People have asked me how I got into playwriting, my typical answer is that it was the power of suggestion. The real answer is something of a long story. People wonder how I went from music, to poetry, to theatre. In order to tell this story, let’s look at the origins of a few things. And yes, my sources are from Wikipedia for convenience: the academic in me dies but I’m lazy. Also, if you want pictures, you’ve come to the wrong girl’s article; I am that lazy.
While it is highly debated, the origin of music is considered to have been primitive humans imitating what they heard in the natural world. After all, monkeys are into percussion and birds sing. In fact, if music comes from imitation I have a very keen understanding of this because I’m a mimic.
Mimicry in singing is relatively self-evident: I hear a voice singing and, in most cases, I can copy it to some degree both in terms of pitch and tone. This is not an uncommon trait, John Lennon was a mimic. It’s a way of teaching yourself how to sing, especially if you don’t know how to read music. When I was a little kid, I used to sit in the hallway and listen to my father play 12-string and sing. I got into music and, as I got older, I decided I wanted to be a rockstar and write my own songs.
The origin of modern poetry is in lyric poetry. What is lyric poetry? Verse set to music! The jump from wanting to write my own songs to poetry is a relatively small one, since poetry was originally set to the lyre why not a guitar? Well, I can’t play the guitar or any musical instrument, so that kind of put a damper on things.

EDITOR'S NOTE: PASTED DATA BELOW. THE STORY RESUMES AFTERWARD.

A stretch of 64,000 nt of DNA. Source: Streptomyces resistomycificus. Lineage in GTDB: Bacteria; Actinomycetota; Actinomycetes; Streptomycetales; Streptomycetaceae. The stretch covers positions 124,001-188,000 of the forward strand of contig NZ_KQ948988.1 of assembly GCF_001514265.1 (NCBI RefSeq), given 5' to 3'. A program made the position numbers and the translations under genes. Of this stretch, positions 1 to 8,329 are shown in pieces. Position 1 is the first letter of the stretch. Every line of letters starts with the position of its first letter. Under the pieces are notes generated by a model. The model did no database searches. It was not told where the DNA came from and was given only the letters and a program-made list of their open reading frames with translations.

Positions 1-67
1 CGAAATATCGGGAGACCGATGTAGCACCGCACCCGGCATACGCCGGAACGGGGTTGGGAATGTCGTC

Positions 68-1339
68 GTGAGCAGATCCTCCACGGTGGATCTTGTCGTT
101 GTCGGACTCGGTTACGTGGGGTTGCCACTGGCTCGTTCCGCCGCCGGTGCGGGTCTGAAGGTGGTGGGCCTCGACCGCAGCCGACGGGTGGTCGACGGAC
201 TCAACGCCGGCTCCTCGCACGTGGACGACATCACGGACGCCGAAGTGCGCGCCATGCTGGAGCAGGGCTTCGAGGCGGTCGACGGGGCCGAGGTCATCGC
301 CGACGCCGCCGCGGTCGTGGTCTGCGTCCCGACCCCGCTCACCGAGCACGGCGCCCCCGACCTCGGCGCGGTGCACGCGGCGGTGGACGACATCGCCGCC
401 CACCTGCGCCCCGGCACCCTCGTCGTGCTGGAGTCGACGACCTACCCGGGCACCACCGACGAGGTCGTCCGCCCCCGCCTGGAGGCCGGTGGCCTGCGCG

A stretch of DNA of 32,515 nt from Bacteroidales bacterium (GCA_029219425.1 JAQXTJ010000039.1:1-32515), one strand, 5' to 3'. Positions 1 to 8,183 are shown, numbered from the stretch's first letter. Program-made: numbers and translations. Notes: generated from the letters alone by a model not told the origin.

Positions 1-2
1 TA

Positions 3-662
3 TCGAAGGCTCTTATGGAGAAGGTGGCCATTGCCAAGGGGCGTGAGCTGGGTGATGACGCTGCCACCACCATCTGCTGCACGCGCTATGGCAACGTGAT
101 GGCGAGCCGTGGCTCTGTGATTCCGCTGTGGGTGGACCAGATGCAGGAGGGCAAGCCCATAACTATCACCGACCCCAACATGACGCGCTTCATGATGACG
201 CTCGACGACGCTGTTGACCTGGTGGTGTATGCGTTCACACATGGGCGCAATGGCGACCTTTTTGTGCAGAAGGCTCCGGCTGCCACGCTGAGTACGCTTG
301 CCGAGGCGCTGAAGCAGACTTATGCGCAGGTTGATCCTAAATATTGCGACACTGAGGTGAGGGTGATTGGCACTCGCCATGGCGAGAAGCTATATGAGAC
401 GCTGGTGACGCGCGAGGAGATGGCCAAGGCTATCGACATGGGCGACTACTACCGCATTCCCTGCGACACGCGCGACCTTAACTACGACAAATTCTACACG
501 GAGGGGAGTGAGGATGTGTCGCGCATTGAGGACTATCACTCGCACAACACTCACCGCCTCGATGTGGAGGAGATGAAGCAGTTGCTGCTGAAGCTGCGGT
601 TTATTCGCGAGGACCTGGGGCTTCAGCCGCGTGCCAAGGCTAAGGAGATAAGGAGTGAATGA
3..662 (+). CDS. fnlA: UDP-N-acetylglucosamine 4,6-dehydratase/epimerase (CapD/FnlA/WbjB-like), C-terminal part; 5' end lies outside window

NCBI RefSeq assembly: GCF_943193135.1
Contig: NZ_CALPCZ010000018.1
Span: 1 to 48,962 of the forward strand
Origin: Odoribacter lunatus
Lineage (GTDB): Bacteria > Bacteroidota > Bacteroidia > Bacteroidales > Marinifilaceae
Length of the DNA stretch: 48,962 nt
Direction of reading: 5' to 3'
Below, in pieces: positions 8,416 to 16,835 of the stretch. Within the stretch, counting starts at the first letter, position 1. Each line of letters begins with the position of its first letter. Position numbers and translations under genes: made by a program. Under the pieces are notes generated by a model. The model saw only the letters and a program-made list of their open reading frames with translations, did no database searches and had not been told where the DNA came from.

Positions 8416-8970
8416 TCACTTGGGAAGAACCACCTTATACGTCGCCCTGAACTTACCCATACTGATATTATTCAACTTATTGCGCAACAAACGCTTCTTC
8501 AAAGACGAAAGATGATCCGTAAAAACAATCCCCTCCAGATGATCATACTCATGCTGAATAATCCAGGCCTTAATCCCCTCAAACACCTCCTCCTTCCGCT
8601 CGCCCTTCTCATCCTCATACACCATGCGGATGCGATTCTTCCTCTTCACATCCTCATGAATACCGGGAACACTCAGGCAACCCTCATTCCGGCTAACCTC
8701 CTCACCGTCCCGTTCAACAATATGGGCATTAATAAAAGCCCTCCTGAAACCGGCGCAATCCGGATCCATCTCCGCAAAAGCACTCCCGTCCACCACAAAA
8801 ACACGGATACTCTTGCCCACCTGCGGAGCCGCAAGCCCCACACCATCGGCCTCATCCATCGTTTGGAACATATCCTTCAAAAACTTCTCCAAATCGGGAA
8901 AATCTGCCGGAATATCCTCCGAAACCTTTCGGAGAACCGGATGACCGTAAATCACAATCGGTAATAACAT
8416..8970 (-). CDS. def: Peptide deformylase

But then I got more into poetry, reading it and seeing it performed, and gradually became very interested in highly structured poetry (e.g. terza rima, sestina, etc.). I eventually decided that, for me, songwriting was formulaic (e.g. verse, chorus, verse, chorus, bridge, chorus, chorus, fade) and I was more interested in what poetry had to offer in terms of experimentation.
The jump “from” poetry – I haven’t stopped writing poetry, mind you, it’s still one of the things that I do – to theatre seems a little more of a stretch and, for me, it took longer. But where does theatre come from? The Ancient Greeks, of course.
If you read the Ars Poetica of Aristotle, what does he call the writer? In Greek, the word “poetes” (def: maker, author, poet) comes from the word, “poiein” (def: to make or compose). All creative writers were considered poets, especially some of those we consider to be great playwrights.
Not only were all writers considered poets, the origin of theatre has its roots also in music. In Greek plays, there are interludes in verse often exactly or very close to the forms found in lyric poetry. It is argued that the reason Greek theatre used masks was because it increased vocal projection. Granted, vocal projection in theatre is an extremely important issue but it is believed by many that ancient theatre may have been sung not spoken. It is certainly true that theatre was accompanied by live music, even if the former statement is untrue.
Therefore, if you look at how theatre evolved from poetry and poetry evolved from music, my own creative evolution is not difficult to understand.